Ph.D. in Robotics
The Institute for Robotics and Intelligent Machines (IRIM) serves as the flagship for Tech’s robotics efforts and therefore, the research institute has an integral relationship with the program. Almost all of IRIM faculty members serve as research advisors to students pursuing the robotics degree.
The program supports Tech’s mission to provide education in disciplines related to science, technology, and interdisciplinary areas, and to recruit and educate outstanding students who will provide leadership in a world that is increasingly dependent on technology. Currently, Tech has more than 40 faculty members actively engaged in the Ph.D. robotics program.
The Georgia Tech criteria used in determining each applicant’s eligibility for consideration includes:
- A bachelor’s degree or its equivalent (prior to matriculation) from a recognized institution; graduation in the upper quarter of their class; students must show evidence of preparation in their chosen field sufficient to ensure profitable graduate study;
- GRE scores (General Test is required for all; Subject Tests in Computer Science, Math or Physics recommended but not required);
- For international applicants, satisfactory scores on the Test of English as a Foreign Language (TOEFL). Minimum scores are 100 (Internet-based test), 250 (computer-based) or 600 (paper-based).
Students enroll for the Robotics Ph.D. Program through one of the participating units:
- Aerospace Engineering
- Biomedical Engineering
- College of Computing
- Electrical and Computer Engineering
- Mechanical Engineering
Students should indicate that they are applying for the Robotics Program through that unit by marking a check box. As minimum requirements, students must satisfy all of the specific admission requirements of the home unit.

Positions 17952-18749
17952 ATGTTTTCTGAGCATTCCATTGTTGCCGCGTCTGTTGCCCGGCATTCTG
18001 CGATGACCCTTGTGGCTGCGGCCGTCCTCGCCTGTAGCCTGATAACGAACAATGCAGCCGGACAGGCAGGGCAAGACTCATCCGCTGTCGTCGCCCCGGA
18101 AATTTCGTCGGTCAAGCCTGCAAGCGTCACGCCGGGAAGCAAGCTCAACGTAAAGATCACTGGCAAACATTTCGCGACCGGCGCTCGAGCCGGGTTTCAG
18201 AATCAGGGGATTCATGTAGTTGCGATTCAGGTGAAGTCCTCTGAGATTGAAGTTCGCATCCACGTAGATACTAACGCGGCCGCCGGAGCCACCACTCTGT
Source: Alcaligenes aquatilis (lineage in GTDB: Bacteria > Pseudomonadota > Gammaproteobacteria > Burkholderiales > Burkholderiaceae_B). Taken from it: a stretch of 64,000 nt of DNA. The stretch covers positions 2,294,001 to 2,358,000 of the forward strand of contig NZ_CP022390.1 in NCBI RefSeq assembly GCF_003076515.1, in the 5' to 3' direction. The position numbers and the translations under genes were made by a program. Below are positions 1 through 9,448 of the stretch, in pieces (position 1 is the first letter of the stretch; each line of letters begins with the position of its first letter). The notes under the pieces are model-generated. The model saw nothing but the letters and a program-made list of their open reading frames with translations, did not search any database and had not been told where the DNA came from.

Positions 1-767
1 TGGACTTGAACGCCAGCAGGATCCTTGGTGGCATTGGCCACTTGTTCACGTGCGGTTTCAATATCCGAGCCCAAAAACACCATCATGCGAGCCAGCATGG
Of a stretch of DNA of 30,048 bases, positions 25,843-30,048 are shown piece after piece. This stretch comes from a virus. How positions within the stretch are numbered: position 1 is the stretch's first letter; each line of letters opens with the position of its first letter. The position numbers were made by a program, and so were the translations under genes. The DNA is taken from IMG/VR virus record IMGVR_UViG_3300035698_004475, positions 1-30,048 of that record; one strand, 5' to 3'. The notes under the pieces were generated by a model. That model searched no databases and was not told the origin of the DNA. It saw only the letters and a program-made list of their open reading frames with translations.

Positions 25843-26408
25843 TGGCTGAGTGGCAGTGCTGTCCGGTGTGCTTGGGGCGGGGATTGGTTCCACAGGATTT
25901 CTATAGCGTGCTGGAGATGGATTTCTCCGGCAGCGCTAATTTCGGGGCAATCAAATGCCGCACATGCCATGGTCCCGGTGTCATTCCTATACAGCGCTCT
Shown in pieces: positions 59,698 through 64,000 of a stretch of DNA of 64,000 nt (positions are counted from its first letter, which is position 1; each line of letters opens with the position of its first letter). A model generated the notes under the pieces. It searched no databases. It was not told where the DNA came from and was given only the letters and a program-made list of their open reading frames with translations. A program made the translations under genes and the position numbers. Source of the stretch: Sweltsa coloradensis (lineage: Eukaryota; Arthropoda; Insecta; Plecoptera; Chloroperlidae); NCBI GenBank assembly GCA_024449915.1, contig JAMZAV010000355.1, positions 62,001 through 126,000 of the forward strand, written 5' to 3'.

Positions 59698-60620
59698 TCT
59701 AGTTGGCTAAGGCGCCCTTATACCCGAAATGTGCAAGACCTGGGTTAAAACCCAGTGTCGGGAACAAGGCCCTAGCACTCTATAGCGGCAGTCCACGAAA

The Robotics Ph.D. Program Committee will make final admission decisions in coordination with the home units.
Decisions are based on a combination of factors:
- Academic degrees and records
- Statement of purpose
- Letters of recommendation
- GRE and TOEFL test scores
- Relevant work experience
Also considered is the appropriateness of the applicant’s goals to the Robotics Ph.D. Program, their expected abilities in carrying out original research, and the faculty research interests.
Complete the online application.
Program of Study
The main emphasis of the Robotics Ph.D. program is the successful completion of an original and independent research thesis. The degree requirements are designed around this goal.
- Completion of 36 semester hours of courses with a letter grade
- Passing a comprehensive qualifying exam with written and oral components.
- Successfully conducting, documenting, and defending a piece of original research culminating in a doctoral thesis.
Prior to completing all of these requirements, Georgia Tech defines the Ph.D Candidate milestones. Admission to candidacy requires that the student:
- Complete all course requirements (except the minor);
- Achieve a satisfactory scholastic record;
- Pass the comprehensive examination;
- Submit and receive approval naming the dissertation topic and delineating the research topic.
Core Area Courses
The core areas of robotics consist of: Mechanics, Control, Perception, Artificial Intelligence, Autonomy and Human-Robot Interaction (HRI). They are used to select three foundation courses and three targeted elective courses. Visit phdrobotics.gatech.edu/program for a full list of core area courses.
The purpose of the comprehensive exam is to assess the student’s general knowledge of the degree area and specialized knowledge of the chosen research area. The comprehensive examination provides an early assessment of the student's potential to satisfactorily complete the requirements for the doctoral degree. As such, it requires that fundamental principles be mastered and integrated so that they can be applied to solving problems relevant to robotics.
After three regular semesters (Fall or Spring) from entering the Ph.D. program the student must take the comprehensive examination at the next scheduled offering, usually during the fourth regular semester. If the comprehensive examination is failed, the student may have one additional opportunity at the next scheduled offering. The examination will be offered at least once every year.
The comprehensive exam is a written and oral examination and is administered by a faculty committee, selected by the thesis advisor in consultation with the student, and approved by the Robotics Program Committee. The committee consists of:
- Three faculty members consistent with the student's graduate coursework and research area.
- The thesis advisor as a non-voting observer.